hort.net Seasonal photo, (c) 2006 Christopher P. Lindsey, All Rights Reserved: do not copy
articles | gallery of plants | blog | tech blog | plant profiles | patents | mailing lists | top stories | links | shorturl service | tom clothier's archive0
Gallery of Plants
Tech Blog
Plant Profiles
Mailing Lists
    Search ALL lists
    Search help
    Subscription info
Top Stories
sHORTurl service
Tom Clothier's Archive
 Top Stories
New Trillium species discovered

Disease could hit Britain's trees hard

Ten of the best snowdrop cultivars

Plant protein database helps identify plant gene functions

Dendroclimatologists record history through trees

Potato beetle could be thwarted through gene manipulation

Hawaii expands coffee farm quarantine

Study explains flower petal loss

RSS story archive

[aroid-l] Dracunculus vulgaris

  • Subject: [aroid-l] Dracunculus vulgaris
  • From: James Waddick jwaddick@kc.rr.com
  • Date: Tue, 22 Jul 2003 09:52:31 -0500

Dear Alan- Your bicolor spathe form and
Wilbert's All white and
Peter's detailed report on this genus
inspired me to write a botanist friend in Turkey and here's some comments to share:

"There are four variants of this plant ...:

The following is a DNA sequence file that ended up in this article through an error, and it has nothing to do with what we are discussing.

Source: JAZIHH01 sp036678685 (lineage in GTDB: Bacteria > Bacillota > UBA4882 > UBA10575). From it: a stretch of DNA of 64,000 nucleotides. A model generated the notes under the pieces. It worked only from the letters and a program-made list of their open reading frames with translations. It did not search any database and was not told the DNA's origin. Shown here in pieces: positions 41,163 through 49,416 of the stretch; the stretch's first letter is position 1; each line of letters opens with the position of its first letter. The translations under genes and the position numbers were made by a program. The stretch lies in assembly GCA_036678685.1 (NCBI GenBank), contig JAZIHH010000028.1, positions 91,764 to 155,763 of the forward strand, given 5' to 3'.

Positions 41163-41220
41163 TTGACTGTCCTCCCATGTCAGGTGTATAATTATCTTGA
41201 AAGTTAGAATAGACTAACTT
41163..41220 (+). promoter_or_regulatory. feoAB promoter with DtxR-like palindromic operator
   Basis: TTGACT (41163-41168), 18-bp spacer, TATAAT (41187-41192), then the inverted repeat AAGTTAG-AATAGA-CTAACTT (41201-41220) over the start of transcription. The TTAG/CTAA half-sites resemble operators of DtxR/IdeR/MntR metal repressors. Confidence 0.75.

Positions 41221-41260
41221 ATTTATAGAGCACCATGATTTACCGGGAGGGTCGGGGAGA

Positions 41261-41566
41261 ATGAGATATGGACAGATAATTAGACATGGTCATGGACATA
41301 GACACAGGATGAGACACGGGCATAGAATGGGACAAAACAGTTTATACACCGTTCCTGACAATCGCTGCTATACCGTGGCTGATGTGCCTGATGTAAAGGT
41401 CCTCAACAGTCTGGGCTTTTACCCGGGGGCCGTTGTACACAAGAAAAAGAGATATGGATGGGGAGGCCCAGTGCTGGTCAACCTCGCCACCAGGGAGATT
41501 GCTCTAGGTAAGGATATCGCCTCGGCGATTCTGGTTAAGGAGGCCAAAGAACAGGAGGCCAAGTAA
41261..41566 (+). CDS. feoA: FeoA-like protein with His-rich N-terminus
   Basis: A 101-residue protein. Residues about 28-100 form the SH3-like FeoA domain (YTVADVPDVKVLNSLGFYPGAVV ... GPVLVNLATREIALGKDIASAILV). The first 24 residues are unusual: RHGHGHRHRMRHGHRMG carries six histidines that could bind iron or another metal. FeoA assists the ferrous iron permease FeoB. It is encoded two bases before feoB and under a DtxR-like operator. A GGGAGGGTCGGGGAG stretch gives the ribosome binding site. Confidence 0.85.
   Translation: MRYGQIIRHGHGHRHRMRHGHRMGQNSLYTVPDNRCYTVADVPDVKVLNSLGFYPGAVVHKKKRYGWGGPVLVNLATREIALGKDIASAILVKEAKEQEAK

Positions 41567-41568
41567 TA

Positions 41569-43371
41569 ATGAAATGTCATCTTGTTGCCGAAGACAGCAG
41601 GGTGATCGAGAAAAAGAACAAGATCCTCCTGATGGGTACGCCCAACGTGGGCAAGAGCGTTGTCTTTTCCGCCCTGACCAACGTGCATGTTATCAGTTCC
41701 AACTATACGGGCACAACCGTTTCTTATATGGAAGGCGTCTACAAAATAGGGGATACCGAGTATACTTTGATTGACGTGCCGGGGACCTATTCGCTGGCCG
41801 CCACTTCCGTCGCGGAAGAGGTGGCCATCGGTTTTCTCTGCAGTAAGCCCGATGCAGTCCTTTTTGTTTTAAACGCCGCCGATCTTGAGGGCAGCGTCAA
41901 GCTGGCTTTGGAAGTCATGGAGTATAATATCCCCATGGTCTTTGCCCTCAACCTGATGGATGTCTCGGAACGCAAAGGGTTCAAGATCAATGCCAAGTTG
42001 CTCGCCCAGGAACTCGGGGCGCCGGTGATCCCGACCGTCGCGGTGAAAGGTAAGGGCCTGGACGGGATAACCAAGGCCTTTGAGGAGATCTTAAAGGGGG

1. Var. laevigatus Engler: described from Rhodos Island, was distinguished
by its smooth spadix and absence of sterile flowers; similar forms occur in
2. Var. elongatus Engler: seems to represent the upper limit of variation in
spathe length.
3. Var. ??? (can be considered so): is noteworthy in having both spathe and
spadix densely covered in very short white hair-like processes from
Çanakkale, (Kirk 1856).
4. Var. ??? (can be considered so): a similar but much less dense indumentum
occurs on another specimen from the same area Assos in Çanakkale, (Sint.

It appears that it is not a pure species, but with many conspecific taxa. This can be also be justified from its wide occurrence in almost 1/3rd of

I don't know if these varietal names are valid, but I'll try to send him out to Canakkale next spring to take pics and maybe collect seed.

Now about those white flowered Cretan plants. Can't some S. European aroider just run by and collect seed which should be ripe now? It is so close.

Best Jim W.
Dr. James W. Waddick
8871 NW Brostrom Rd.
Kansas City Missouri 64152-2711
Ph. 816-746-1949
E-fax 419-781-8594

Zone 5 Record low -23F
Summer 100F +

 © 1995-2017 Mallorn Computing, Inc.All Rights Reserved.
Our Privacy Statement
Other Mailing lists | Author Index | Date Index | Subject Index | Thread Index